Long term, a complete marketisation of petroleum product prices will depend on the extent to which the central government is able to restrain the three national oil corporations that maintain monopoly control over oil imports, exploration, production and pipeline networks.

The natural gas price has long been set below producers’ production costs and does not reflect either the relationship between supply and demand or the prices of alternative fuels. This has not only led to a reluctance on the part of Chinese domestic gas producers to increase investments in production but also constrained the imports of more costly natural gas from overseas.

Prices for more than 80 per cent of natural gas consumption for non-residential use are now determined by the market. Of this figure, more than 50 per cent is entirely set by the market and about 30 per cent is set by a flexible mechanism of reference prices supplemented with fluctuation ranges.

Despite significant progress, more work needs to be done to formulate a fully market-oriented price. This may involve introducing differential pricing policies to reflect seasonal price disparities, off-peak price disparities, interruptive gas prices and gas storage prices.

Further progress in natural gas pricing requires China to reform the whole natural gas industry chain. China could open the natural gas upstream and downstream markets and regulate the midstream pipeline transport market. Market-oriented natural gas prices can only be generated by a competitive natural gas industry structure.

For coal, whether China’s revised coal–electricity price co-movement mechanism will be able to address potential conflicts between coal producers and power generators remains to be seen. It is still very difficult to establish a nationwide coal market as railway freight capacity has not yet been liberalised.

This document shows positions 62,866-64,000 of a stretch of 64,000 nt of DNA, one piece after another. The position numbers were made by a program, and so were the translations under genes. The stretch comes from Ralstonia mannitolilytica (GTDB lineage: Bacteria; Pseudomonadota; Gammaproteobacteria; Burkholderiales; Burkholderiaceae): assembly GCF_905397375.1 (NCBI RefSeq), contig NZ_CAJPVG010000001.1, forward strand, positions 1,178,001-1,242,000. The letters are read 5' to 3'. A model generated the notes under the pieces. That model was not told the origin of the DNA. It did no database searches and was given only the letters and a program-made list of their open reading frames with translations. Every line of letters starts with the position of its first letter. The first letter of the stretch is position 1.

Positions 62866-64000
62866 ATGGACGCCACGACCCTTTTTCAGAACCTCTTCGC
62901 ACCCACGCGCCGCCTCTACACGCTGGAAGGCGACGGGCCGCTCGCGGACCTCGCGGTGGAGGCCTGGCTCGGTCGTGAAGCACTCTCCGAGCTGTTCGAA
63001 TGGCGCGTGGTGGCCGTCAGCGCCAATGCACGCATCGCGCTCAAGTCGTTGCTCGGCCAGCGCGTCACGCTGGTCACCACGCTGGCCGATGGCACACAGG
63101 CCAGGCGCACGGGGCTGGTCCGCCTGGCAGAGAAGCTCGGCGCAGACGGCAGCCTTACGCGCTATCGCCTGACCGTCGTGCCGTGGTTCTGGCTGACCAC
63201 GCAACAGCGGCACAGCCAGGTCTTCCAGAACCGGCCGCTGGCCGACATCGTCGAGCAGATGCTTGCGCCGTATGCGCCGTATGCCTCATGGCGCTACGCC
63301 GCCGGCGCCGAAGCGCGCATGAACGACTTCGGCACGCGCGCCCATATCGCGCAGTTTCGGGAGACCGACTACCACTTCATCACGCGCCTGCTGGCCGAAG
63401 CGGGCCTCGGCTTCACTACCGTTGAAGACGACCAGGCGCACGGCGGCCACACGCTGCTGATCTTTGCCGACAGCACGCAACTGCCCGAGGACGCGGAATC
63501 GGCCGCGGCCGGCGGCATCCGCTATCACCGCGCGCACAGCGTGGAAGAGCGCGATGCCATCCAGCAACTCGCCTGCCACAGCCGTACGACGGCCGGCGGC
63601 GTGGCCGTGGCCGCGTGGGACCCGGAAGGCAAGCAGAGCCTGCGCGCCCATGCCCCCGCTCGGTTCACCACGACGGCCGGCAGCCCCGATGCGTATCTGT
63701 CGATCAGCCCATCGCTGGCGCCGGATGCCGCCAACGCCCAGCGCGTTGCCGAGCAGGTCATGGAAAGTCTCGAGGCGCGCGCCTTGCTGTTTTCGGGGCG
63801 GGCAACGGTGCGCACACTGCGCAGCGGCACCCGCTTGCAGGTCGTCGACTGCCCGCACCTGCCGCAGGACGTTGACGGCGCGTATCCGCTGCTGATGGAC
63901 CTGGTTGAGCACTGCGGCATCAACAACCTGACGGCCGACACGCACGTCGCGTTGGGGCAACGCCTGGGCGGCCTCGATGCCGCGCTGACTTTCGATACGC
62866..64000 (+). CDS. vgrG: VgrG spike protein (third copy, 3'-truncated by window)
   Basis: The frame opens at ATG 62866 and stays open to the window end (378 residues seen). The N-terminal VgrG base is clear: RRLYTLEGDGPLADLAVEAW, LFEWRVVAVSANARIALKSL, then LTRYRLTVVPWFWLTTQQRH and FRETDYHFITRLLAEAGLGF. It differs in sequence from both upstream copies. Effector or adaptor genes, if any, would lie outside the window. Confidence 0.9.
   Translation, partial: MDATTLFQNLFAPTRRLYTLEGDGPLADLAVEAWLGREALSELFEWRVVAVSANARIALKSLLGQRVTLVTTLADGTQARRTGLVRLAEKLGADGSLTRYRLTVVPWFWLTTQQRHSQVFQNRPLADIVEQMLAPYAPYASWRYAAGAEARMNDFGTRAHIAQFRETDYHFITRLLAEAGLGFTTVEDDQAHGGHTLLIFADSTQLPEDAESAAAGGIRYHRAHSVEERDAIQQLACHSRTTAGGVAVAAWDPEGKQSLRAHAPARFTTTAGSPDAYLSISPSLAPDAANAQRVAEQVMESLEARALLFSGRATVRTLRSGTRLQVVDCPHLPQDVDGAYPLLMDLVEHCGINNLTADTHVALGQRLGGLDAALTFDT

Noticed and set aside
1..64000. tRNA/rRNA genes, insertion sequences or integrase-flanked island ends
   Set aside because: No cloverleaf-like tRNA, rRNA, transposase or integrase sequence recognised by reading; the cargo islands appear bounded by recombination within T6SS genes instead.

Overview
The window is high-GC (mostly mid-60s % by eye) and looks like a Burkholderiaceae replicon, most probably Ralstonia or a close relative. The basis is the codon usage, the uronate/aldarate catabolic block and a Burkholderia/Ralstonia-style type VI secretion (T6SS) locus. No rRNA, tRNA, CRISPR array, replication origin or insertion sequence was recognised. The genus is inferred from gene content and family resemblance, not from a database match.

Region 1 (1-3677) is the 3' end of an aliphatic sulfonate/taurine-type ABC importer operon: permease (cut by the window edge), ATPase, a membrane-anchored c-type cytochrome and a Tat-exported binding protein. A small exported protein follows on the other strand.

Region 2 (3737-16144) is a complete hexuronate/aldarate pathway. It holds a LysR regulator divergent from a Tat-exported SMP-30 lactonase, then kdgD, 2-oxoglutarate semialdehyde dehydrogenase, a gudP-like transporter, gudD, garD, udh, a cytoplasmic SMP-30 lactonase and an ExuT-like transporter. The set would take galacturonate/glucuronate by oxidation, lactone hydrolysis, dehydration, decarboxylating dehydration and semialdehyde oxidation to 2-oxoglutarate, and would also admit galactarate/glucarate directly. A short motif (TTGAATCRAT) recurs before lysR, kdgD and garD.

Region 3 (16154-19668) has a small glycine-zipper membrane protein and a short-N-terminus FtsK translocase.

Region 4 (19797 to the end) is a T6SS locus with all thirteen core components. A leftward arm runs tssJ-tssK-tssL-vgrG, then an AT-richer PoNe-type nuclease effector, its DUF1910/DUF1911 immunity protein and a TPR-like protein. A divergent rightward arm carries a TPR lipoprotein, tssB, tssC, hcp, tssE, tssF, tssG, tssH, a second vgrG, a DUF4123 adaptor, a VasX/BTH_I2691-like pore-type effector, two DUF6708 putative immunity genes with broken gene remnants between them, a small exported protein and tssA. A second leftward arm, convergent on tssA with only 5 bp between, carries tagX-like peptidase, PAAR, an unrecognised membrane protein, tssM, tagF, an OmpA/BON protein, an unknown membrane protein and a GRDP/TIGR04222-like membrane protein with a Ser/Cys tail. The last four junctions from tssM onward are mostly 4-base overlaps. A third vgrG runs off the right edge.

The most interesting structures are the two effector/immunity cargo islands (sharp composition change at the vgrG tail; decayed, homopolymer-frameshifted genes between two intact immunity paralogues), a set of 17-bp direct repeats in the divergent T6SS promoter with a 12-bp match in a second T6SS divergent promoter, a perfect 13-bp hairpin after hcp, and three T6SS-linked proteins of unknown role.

Future reform must consider the entire coal value chain and target those parts that are, to a large extent, still controlled by the government. Even if such reform is undertaken, coal prices will not fully reflect the cost of production because of officially controlled costs and the distorted prices of other production factors. Coal prices also do not include negative externalities.

The imposition of market-based environmental instruments can internalise externality costs in market prices. Indeed, implementing carbon trading not only creates a new impetus for power pricing reforms to allow the pass-through of carbon costs but can also help internalise externality costs in market prices. The bottom line for China is this: attempts at energy price reform over the past four decades have delivered results at times, but are so far incomplete.

ZhongXiang Zhang is the Founding Dean and Distinguished University Professor at the Ma Yinchu School of Economics, Tianjin University.

This article is abridged from ZhongXiang Zhang, ‘Energy price reform in China’ in Ross Garnaut, Ligang Song and Cai Fang (eds.), China’s 40 Years of Reform and Development: 1978–2018, China Update, ANU Press, 2018.

 

原文链接

  1. http://www.eastasiaforum.org/2018/10/11/china-must-power-through-energy-price-reform/